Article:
In part 1 of this series on hydraulic oil we discuss the basics of viscosity and conclude that it is important to select the correct oil viscosity based on the environmental and operational effects on the system. In this section of the hydraulic oil blog post we will discuss a few general conditions that affect the oil life.
The animating element of a hydraulic system is the hydraulic oil. For something so important you would think it would get more attention. We buy it in bulk so we can get the best price but we give little attention to how we store it and transfer it into our equipment. We allow it to overheat and get dirty and yet we expect it to perform everyday and keep our machines running.
Fortunately, hydraulic oil is quite forgiving and even under abuse and neglect, it continues to perform. But if we treat it properly, keep it clean and moderately cool, it will take care of our equipment and take care of our customers.
Hydraulic oil is specifically designed to work in a hydraulic system. Additives are added to the oil to maintain viscosity, prevent foaming and corrosion of steel and brass parts found in most systems. When the additives in the oil are depleted the oil loses its properties and reaches the end of its useful life.
The life span of hydraulic oils most generally varies with the operating temperature of the system. The higher the operating temperature of the hydraulic system the faster the additives in the system break down. Most hydraulic systems are designed to operate between 140°F and 160°F. At this temperature range the hydraulic oil could provide up to 5,000 hours of useful life to the system.
Unfortunately, in most older hydraulic bending machines the inefficiencies of the system design result in operating temperatures that far exceed 160°F. On a hot summer day with ambient temperatures above 95°F I have seen system temperatures exceed 250°F. Under these conditions the viscosity of the oil reaches a point where the bending machine may not be able to reach the pressure required to bend the pipe.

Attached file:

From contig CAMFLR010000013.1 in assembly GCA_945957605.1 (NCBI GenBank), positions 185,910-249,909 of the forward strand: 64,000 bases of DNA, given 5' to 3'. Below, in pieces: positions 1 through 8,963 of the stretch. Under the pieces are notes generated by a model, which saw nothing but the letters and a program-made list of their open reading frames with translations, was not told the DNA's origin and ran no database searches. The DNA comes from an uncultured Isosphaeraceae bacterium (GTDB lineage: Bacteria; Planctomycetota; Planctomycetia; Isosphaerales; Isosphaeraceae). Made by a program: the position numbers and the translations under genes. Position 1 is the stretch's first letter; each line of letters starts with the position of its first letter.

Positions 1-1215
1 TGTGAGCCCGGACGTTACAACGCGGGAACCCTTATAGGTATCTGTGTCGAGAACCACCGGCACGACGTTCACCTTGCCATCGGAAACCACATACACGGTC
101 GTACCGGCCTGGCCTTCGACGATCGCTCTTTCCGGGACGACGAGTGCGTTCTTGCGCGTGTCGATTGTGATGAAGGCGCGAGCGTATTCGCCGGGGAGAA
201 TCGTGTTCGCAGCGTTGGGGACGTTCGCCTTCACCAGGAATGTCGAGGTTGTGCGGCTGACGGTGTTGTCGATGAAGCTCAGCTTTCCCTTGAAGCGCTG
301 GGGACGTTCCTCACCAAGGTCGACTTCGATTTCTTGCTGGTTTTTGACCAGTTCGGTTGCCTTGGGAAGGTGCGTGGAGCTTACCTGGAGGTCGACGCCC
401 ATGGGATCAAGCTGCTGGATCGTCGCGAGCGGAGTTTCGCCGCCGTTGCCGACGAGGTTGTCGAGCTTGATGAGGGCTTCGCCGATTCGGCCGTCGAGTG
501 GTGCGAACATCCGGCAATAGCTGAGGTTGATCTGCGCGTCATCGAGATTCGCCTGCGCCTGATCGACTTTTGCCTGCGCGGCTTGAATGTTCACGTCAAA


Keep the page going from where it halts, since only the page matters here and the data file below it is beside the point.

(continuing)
Many smaller pipe bending machines are not designed with oil coolers and the units are typically shut off between bends. The intermittent operation of these smaller machines permitted less efficient designs because the dwell time between pipe bends typically allowed the oil to cool. However, today’s bending crews are more efficient and production is driving profitability. As a result the temperature of the oil rises and little or no dwell time is provided for the oil to circulate and cool.
New design considerations will factor into the smaller pipe bending equipment with the arrival of Tier 4 engines. These engines require continuous operation of the engine. As a result, hydraulic systems will require additional consideration when designing the cooling systems and in the sources of heat generation.